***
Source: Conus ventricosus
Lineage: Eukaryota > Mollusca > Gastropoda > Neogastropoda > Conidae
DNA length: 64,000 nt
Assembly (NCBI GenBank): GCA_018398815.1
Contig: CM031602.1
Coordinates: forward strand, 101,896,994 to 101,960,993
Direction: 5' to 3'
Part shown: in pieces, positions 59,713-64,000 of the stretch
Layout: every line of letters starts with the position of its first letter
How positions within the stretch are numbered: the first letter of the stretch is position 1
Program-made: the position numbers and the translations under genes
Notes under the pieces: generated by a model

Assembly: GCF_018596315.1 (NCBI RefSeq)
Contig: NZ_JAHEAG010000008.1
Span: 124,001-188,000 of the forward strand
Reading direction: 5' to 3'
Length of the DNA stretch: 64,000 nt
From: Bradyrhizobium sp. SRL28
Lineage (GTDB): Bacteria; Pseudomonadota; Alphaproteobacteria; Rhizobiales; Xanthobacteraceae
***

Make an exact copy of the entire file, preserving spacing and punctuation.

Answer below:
Source: Conus ventricosus
Lineage: Eukaryota > Mollusca > Gastropoda > Neogastropoda > Conidae
DNA length: 64,000 nt
Assembly (NCBI GenBank): GCA_018398815.1
Contig: CM031602.1
Coordinates: forward strand, 101,896,994 to 101,960,993
Direction: 5' to 3'
Part shown: in pieces, positions 59,713-64,000 of the stretch
Layout: every line of letters starts with the position of its first letter
How positions within the stretch are numbered: the first letter of the stretch is position 1
Program-made: the position numbers and the translations under genes
Notes under the pieces: generated by a model

Assembly: GCF_018596315.1 (NCBI RefSeq)
Contig: NZ_JAHEAG010000008.1
Span: 124,001-188,000 of the forward strand
Reading direction: 5' to 3'
Length of the DNA stretch: 64,000 nt
From: Bradyrhizobium sp. SRL28
Lineage (GTDB): Bacteria; Pseudomonadota; Alphaproteobacteria; Rhizobiales; Xanthobacteraceae